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How Did You Die? Edmund Vance Cook (1866-1932)
Posted by: stevenssn (192.168.128.---)
Date: September 29, 2006 02:38PM

How Did You Die?
--Edmund Vance Cook (1866-1932)

Did you tackle that trouble that came your way
With a resolute heart and cheerful?
Or hide your face from the light of day
With a craven soul and fearful?
Oh, a troubleís a ton, or a troubleís an ounce,
Or a trouble is what you make it.
And it isnít the fact that youíre hurt that counts,
But only how did you take it?

You are beaten to earth? Well, well, whatís that?
Come up with a smiling face.
Itís nothing against you to fall down flat,
But to lie there -- thatís disgrace.
The harder youíre thrown, why the higher you bounce;
Be proud of your blackened eye!
It isnít the fact that youíre licked that counts;
Itís how did you fight and why?

And though you be done to death, what then?
If you battled the best you could;
If you played your part in the world of men,
Why, the Critic will call it good.
Death comes with a crawl, or comes with a pounce,
And whether heís slow or spry,
It isnít the fact that youíre dead that counts,
But only, how did you die?

Re: How Did You Die? Edmund Vance Cook (1866-1932)
Posted by: lg (Moderator)
Date: September 29, 2006 03:20PM

Steven, what's your point?


Re: How Did You Die? Edmund Vance Cook (1866-1932)
Posted by: Desi (Moderator)
Date: September 30, 2006 03:24AM

nice poem though!

Re: How Did You Die? Edmund Vance Cook (1866-1932)
Posted by: lg (Moderator)
Date: September 30, 2006 04:24AM

I like this one by Ellis about the same thing:

The Dash
---Linda Ellis

I read of a man who stood to speak
At the funeral of a friend
He referred to the dates on her tombstone
From the beginning to the end

He noted that first came her date of her birth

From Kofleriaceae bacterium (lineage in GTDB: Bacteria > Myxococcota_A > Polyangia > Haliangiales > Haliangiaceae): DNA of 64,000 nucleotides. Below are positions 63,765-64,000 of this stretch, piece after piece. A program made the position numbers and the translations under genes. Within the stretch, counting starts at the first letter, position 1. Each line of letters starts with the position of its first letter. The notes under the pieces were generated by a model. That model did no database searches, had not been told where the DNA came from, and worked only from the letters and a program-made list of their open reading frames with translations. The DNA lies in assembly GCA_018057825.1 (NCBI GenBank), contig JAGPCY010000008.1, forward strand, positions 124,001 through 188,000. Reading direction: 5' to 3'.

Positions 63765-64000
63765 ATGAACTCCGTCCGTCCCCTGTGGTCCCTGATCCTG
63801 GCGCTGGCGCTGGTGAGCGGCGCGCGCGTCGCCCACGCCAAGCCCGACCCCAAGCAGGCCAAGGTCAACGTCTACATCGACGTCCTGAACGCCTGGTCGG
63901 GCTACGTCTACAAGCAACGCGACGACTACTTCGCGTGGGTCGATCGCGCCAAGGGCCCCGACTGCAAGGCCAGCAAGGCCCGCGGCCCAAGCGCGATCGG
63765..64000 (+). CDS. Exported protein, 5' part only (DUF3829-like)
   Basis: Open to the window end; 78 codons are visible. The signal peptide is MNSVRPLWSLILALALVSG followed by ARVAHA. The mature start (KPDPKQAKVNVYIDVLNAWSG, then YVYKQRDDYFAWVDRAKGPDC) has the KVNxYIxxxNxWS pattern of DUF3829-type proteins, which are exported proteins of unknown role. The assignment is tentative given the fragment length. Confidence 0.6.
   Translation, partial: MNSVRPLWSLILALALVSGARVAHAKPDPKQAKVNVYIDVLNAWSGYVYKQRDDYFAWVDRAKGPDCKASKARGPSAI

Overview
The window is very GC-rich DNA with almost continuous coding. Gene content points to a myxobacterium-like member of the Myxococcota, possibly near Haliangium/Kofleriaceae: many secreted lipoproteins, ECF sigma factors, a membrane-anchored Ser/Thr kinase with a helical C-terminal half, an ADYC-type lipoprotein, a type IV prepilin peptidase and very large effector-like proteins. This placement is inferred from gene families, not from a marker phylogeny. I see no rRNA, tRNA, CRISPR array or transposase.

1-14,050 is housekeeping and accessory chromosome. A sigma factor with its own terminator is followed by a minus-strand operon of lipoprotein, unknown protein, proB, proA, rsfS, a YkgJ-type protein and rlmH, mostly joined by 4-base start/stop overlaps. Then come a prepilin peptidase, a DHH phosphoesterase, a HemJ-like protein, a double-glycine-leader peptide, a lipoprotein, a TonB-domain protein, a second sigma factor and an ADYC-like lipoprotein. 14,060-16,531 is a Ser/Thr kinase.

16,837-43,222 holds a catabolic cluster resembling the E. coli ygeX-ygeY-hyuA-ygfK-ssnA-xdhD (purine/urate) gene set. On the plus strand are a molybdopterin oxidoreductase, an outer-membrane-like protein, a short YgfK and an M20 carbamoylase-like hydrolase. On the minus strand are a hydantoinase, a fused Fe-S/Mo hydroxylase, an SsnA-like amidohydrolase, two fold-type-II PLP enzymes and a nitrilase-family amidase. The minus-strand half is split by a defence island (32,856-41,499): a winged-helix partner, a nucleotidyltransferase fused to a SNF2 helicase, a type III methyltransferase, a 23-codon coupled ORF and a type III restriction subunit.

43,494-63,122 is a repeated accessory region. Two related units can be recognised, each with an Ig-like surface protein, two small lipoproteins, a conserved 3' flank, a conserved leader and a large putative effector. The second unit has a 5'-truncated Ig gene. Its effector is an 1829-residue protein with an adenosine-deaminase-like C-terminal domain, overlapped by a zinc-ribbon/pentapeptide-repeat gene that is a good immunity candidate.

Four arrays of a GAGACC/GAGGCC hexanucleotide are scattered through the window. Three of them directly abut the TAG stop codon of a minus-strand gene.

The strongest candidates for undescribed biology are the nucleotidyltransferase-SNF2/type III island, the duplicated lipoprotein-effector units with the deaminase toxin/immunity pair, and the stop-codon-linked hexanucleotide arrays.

And spoke the following date with tears,
But he said what mattered most of all
Was the dash between those years

For that dash represents all the time
That she spent alive on earth.
And now only those who loved her
Know what that little line is worth.

For it matters not how much we own;
The cars, the house, the cash,
What matters is how we live and love
And how we spend our dash.

So think about this long and hard.
Are there things youíd like to change?
For you never know how much time is left,
That can still be rearranged.

If we could just slow down enough
To consider whatís true and real
And always try to understand
The way other people feel.

And be less quick to anger,
And show appreciation more
And love the people in our lives
Like weíve never loved before.

If we treat each other with respect,
And more often wear a smile
Remembering that this special dash
Might only last a little while.

So, when your eulogy is being read
With your lifeís actions to rehash
Would you be proud of the things they say
About how you spent your dash?


Re: How Did You Die? Edmund Vance Cook (1866-1932)
Posted by: lg (Moderator)
Date: September 30, 2006 04:37AM

The Man Who Thinks He Can
--Walter Wintle

If you think you are beaten, you are;
If you think you dare not, you donít.
If youíd like to win, but think you canít,
Itís almost a cinch you wonít.
If you think youíll lose, youíre lost,
For out in the world we find
Success begins with a fellowís will;
Itís all in the state of mind.

If you think youíre outclassed, you are;